Incorporated in February 2020, Feres has become customers' favourite due to its rewards programmes. When it kicked off operations, it began offering users the All-In-One Feres Miles package for the first two months. The company gives bonuses to anyone who downloaded the application and booked three rides using its app. It also offered gifts to those who downloaded the application by recommendation and travelled using Feres. It is a gimmick that paid off.

Feres immediately rose to challenge Ride's market hegemony. The company takes eight percent in commission fees from its drivers, lower than Ride's 12pc. Many drivers prefer it for its lower commission, even though many got started in the business with Ride.

Abraham earns over 70pc of his income from Feres, while Ride accounts for most of the balance. Yet, Feres sees most customers continue to order rides through call centres instead of the app. Nonetheless, the company's management is bullish about its prospects going forward.

“We give the drivers as much freedom as possible,” said Yeshiwas Abate, operations manager at Feres.

Its driver-friendly policies include little to no scrutiny when drivers remain out of service for extended periods of time.

This is part of why Feres is the platform of choice for Yoseph Woldemichael, who owns a seven-seat yellow-and-black metre taxi. Yoseph is also head of Glory Addis, a taxi association with 60 members.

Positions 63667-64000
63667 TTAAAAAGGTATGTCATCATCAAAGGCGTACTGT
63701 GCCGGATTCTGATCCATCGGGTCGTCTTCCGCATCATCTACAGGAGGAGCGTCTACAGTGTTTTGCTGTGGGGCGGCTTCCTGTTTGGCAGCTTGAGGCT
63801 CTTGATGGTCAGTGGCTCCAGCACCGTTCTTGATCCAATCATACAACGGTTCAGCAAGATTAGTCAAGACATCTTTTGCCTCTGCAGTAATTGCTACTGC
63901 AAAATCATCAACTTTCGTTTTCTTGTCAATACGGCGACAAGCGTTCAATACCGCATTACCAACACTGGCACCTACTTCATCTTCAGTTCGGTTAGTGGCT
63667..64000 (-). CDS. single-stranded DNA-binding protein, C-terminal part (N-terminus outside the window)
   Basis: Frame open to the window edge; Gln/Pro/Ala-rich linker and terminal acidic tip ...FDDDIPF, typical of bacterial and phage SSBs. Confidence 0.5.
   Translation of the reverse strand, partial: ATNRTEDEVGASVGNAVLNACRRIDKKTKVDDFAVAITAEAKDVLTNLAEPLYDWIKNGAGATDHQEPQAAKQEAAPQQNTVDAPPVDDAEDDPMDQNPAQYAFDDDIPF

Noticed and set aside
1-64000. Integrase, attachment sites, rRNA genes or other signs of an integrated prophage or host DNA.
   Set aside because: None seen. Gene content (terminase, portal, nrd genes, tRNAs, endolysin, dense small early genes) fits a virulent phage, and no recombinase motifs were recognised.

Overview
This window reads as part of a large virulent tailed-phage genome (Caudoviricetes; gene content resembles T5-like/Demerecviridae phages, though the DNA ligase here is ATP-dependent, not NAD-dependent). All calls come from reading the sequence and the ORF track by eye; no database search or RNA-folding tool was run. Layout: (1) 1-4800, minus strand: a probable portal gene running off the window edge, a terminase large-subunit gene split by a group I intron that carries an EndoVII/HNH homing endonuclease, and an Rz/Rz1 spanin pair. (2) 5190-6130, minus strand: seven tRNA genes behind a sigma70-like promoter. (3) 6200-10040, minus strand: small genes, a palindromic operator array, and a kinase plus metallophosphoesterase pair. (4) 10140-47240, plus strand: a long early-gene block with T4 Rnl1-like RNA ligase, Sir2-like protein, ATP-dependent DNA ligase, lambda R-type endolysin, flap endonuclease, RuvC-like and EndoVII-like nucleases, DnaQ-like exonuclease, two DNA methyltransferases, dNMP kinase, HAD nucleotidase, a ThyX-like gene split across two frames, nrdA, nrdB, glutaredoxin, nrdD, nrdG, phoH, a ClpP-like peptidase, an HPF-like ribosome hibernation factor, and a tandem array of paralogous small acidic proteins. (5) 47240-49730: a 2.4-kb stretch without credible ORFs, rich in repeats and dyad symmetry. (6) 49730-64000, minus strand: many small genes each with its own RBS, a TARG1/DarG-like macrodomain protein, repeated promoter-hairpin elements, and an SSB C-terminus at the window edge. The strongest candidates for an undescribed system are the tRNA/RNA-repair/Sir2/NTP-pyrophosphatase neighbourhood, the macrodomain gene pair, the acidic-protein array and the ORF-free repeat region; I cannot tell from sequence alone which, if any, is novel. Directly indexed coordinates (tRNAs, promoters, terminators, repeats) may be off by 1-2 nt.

He and his peers formed the association after their deal with Resel Pick Pick ICT Technologies Plc went sour. Close to 300 drivers worked with Pick Pick Taxi, a company incorporated in 2016. The company proposed a ride-sharing taxi service wherein the drivers were to buy new cars after signing loan agreements with banks and then signing off the vehicle management rights to Pick Pick. Pick Pick was to pay a flat rate of 7,000 Br to each driver and cover the loaned amount.

The loan agreements were processed through Hibret Bank, but the company could not service payments, leaving the Bank and the drivers in limbo.

Nonetheless, Yoseph and several others like him found a better alternative in Glory Addis, which is one of five taxi associations established a year ago with the support of the Addis Abeba Transport Bureau. He and the other members began looking for businesses themselves.

Ride, Feres, and ZayRide were their choices when they began business 10 months ago. However, Yoseph has recently stopped working with Ride, opting for Feres instead.

“The bureaucracy with Ride is so tiring,” he said.

Yoseph's advantage is that the city Transport Bureau recognised his association as a legal metre taxi service provider. Two years ago, there were only 16 metre-taxi associations engaged in the taxi-hailing business after registration by the Bureau. The number of associations has since increased to 45, each comprising 55 vehicles.